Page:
The Real Debate About Health Care in the US – Money Making Scam

As we watch the clowns in the media and CONgress argue about health care, the real issues about affordable healthcare are being totally hidden from the discussion. Affordable health care means that the cost to deliver health care should be universal and reasonable. When we take a hard look at just that proposition, we can really see what is going on. In two words, Big Pharma. In a more concise statement, it is not only big pharma, but the influence big pharma has with the FDA, CONgress, and the major insurers and providers, some of which THEY own.

Here are some of the facts, and just the facts:

Big pharma is a $280 billion a year business in the US alone! According to a study conducted by the Mayo Clinic, 70 percent of Americans are on at least one prescription drug.  An astounding 20 percent of all Americans are on at least five prescription drugs.  According to the CDC, approximately 9 out of every 10 Americans that are at least 60 years of age say that they have taken at least one prescription drug within the last month.


 According to Alternet, last year, “11 of the 12 new-to-market drugs approved by the Food and Drug Administration were priced above $100,000 per-patient per-year!  Think about this and ask why many prescription drugs cost about twice as much in the United States as they do in other countries. Children in the United States are three times more likely to be prescribed antidepressants than children in Europe. According to the CDC, approximately three quarters of a million people a year are rushed to emergency rooms in the United States because of adverse reactions to pharmaceutical drugs.

Here are some real shocking facts, according to the Los Angeles Times, drug deaths (mostly caused by prescription drugs) are climbing at an astounding rate. Drug fatalities more than doubled among teens and young adults between 2000 and 2008. Deaths more than tripled among people aged 50 to 69, the Times analysis found. In terms of sheer numbers, the death toll is highest among people in their 40s.

A Government Accountability Office report discovered that approximately one-third of all foster children in the United States are on at least one psychiatric drug.  In fact, the report found that many states seem to be doping up foster children as a matter of course.  Just check out these stunning statistics. In Texas, foster children were 53 times more likely to be prescribed five or more psychiatric medications at the same time than non-foster children. In Massachusetts, they were 19 times more likely. In Michigan, the number was 15 times. It was 13 times in Oregon. And in Florida, foster children were nearly four times as likely to be given five or more psychotropic medications at the same time compared to non-foster children.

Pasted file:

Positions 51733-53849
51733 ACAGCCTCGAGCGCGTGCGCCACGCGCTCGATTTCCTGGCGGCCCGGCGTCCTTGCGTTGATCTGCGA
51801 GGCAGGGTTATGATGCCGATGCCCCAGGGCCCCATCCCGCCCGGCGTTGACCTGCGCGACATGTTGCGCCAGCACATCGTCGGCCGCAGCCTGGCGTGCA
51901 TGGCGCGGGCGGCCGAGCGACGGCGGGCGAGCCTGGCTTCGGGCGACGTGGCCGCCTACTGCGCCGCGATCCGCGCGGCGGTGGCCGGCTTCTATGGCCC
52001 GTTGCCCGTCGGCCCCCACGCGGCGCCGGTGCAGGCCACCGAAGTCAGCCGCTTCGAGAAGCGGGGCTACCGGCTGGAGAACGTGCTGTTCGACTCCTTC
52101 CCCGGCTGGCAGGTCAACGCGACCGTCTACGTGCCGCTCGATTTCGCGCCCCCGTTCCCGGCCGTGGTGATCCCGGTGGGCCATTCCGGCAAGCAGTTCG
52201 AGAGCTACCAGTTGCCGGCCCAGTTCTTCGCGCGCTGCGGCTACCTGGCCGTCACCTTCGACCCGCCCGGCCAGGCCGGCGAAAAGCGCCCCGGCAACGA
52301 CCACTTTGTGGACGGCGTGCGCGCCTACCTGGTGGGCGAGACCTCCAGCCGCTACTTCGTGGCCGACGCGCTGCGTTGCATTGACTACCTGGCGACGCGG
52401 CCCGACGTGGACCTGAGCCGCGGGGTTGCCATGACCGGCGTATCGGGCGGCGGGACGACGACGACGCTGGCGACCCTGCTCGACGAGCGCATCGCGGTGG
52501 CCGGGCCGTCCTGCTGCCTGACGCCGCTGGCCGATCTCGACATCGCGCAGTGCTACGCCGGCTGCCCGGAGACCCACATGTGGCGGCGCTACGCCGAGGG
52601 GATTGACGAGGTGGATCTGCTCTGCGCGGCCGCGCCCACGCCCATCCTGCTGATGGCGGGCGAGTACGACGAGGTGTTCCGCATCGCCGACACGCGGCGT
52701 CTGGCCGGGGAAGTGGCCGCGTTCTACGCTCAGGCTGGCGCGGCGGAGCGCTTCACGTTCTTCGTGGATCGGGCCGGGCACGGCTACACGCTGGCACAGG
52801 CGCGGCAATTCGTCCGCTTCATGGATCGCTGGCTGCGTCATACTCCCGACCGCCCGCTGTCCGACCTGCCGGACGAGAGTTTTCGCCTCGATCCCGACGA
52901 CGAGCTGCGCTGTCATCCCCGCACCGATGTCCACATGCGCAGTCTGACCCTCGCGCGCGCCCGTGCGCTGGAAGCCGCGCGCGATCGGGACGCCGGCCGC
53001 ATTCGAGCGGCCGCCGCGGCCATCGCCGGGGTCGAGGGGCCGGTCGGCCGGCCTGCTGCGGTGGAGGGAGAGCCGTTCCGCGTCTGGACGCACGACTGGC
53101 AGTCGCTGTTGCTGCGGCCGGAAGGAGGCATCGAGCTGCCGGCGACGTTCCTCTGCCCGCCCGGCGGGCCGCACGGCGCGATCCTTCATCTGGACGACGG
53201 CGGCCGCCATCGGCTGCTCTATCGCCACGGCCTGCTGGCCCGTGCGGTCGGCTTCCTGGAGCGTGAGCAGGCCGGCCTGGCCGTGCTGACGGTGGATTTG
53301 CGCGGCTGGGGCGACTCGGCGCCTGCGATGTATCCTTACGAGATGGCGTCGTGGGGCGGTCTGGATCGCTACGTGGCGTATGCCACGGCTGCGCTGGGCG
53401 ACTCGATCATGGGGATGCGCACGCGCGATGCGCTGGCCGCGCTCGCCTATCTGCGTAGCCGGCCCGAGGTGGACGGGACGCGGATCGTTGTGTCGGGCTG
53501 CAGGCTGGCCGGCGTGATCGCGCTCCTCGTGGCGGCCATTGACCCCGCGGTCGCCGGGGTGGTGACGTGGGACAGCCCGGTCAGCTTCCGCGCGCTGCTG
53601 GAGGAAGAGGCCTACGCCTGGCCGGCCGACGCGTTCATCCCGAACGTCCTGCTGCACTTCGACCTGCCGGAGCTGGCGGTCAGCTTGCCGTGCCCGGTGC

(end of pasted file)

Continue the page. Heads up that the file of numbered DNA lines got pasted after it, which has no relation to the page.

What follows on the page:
This year the American people will spend approximately 2.8 trillion dollars on health care, and it is being projected that Americans will spend 4.5 trillion dollars on health care in 2019. If the U.S. health care system was a country, it would be the 6th largest economy on the entire planet. Back in 1960, an average of $147 was spent per person on health care in the United States. By 2009, that number had skyrocketed to $8,086. In 1942, Christ Hospital, NJ charged $7 per day for a maternity room. Today it’s $1,360. Approximately 60 percent of all personal bankruptcies in the United States are related to medical bills.

health care insurers

Is it the doctors who are driving the cost of health care? The simple answer is NO. It is about a cycle that starts with big pharma, the insurance companies driving their profits, and finally large health care provider organizations that are narrowing choices more and more each day. Just look at places like Pittsburgh PA to see what has happened when UMPC and Highmark are cornering the market on providing care.  Prices are going up, and choices of doctors and facilities going down. In fact, we are facing a shortage of doctors to deliver health care services. According to the Association of American Medical Colleges, the U.S. is currently experiencing a shortage of at least 13,000 doctors.  Unfortunately, that shortage is expected to grow to 130,000 doctors over the next 10 years.